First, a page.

My rating: ★★★★☆
Read From: 9 October 2013—16 October 2013
So there’s a Clan of jumped-up tinkers from an alternate timeline who can world-walk between timelines. They grew massively wealthy through a simple physical arbitrage. They pick up medicinal grade heroin down in Florida or Central America. They switch over to their home timeline, still stuck in the medieval period. They load the heroin into a caravan, guarded by Clan members with automatic weapons. They transport the heroin all the way north to their home base of the Gruinmarkt. Then they switch over to our timeline and deliver the heroin to the Boston based buyers. Voila! A secure, completely untraceable conduit for drug deliveries, worth millions.
They make money the other way by acting as a super high speed courier service. Take a letter from a king or a duke or a count in the Gruinmarkt. Switch to our timeline, catch a plane to Seattle, and carry the letter with you. Pop back to your home timeline and deliver the letter, next-day post, to the recipient, neatly avoiding the bandits and the multi-week horseback trip that would be required in your home timeline.
It sounds like a neat setup, right? Good family men, good business men, providing a needed service on both worlds. But what would happen if the DEA were to find out about these untraceable heroin couriers? Worse yet, what if a highly trusted individual were to sell out the Clan to the DEA, telling them everything he knows about safe houses, transfer points, and delivery networks?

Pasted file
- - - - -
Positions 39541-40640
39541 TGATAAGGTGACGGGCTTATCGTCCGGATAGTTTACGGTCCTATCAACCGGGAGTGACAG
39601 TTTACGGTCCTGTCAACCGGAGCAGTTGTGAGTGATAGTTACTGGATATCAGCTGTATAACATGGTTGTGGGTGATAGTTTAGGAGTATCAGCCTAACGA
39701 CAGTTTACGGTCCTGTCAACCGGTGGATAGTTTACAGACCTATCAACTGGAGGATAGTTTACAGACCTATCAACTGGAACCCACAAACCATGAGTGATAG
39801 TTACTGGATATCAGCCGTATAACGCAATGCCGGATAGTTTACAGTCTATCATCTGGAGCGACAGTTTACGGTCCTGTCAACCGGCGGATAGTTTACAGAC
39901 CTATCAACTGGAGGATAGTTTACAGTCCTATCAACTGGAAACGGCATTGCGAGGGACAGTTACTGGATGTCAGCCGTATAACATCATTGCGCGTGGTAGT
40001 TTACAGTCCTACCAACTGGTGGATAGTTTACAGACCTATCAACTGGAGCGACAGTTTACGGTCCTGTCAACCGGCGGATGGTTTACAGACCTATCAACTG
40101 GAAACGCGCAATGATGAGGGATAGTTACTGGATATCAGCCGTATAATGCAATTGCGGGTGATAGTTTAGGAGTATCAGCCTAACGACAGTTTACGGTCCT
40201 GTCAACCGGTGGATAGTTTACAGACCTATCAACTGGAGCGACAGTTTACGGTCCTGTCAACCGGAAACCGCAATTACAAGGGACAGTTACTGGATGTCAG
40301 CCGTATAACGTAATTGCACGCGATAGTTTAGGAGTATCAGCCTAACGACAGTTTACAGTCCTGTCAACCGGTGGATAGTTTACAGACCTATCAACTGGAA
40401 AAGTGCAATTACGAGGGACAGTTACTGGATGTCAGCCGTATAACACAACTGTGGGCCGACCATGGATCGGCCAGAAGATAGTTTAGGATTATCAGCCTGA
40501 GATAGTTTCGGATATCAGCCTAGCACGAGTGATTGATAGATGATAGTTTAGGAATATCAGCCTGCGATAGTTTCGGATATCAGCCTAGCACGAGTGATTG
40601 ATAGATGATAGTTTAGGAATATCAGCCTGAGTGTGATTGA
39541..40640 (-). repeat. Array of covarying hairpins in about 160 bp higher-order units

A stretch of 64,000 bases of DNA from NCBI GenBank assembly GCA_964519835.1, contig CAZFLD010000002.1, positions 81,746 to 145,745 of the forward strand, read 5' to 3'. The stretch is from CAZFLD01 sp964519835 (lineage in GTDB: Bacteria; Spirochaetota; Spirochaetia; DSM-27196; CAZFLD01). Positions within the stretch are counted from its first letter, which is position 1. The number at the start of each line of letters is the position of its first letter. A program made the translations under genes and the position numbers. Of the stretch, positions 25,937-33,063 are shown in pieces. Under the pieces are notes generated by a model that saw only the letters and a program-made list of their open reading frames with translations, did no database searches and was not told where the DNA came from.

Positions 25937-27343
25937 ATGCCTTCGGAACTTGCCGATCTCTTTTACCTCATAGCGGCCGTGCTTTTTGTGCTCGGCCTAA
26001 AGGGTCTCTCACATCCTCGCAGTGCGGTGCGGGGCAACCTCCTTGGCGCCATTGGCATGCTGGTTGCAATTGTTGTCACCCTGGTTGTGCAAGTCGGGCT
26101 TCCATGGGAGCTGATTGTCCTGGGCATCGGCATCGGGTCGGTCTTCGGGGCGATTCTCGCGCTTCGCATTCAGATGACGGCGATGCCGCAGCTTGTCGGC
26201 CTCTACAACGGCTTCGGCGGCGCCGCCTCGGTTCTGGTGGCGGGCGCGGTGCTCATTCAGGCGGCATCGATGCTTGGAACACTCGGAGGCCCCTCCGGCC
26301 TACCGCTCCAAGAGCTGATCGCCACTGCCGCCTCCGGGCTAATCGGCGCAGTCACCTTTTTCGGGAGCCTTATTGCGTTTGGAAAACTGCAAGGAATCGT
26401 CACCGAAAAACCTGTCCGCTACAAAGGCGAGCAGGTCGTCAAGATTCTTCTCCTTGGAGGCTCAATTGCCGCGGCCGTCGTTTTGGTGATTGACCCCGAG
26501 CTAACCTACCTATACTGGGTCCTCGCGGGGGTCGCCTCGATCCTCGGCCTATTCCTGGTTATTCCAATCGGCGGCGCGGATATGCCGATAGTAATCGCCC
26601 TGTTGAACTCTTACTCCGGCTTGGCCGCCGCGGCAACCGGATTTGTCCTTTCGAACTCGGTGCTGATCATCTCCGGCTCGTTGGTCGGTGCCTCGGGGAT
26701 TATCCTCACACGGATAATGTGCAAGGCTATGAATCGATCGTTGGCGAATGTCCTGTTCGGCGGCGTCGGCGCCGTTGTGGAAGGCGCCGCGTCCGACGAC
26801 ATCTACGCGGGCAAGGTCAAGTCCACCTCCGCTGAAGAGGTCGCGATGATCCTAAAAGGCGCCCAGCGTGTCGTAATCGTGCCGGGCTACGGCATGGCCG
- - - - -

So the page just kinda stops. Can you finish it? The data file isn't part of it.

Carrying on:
Well, let’s just say that America’s ever paranoid security services wouldn’t react well. At all. After all, if these people can securely transfer heroin, who’s to say that they’re not transferring bombs? Or terrorists? Or nukes? What if they might be hostile? It’d be far better to treat them as a hostile government and take them out first, before they take you out, wouldn’t it?
And so it goes for Miriam Beckstein. Right as she’s establishing a toehold in her family’s business and starting to gain a little freedom for herself, the Clan ends up in a clandestine war with the U.S. government. Everything goes to pieces and Miriam gets herself even more tightly restricted than she already was.
Stross once again superbly plays the realistic reaction card. You, the reader, can understand and sympathize with both the government security forces and the Clan. Their both acting rationally according to the information they have, the cultures they’re from, and the interests they need to protect. And it’s probably not going to end well for either of them. It’s a train wreck that you see coming from miles away, drive by the logical decisions of each character. It’s unsettlingly realistic and slightly depressing. There’s no authorial deus ex machina to make everything turn out well for your favorite characters. There’s only the inexorable march of inevitable events.
That’s refreshing to read in a science fiction story. I’m looking forward to seeing how it all ends.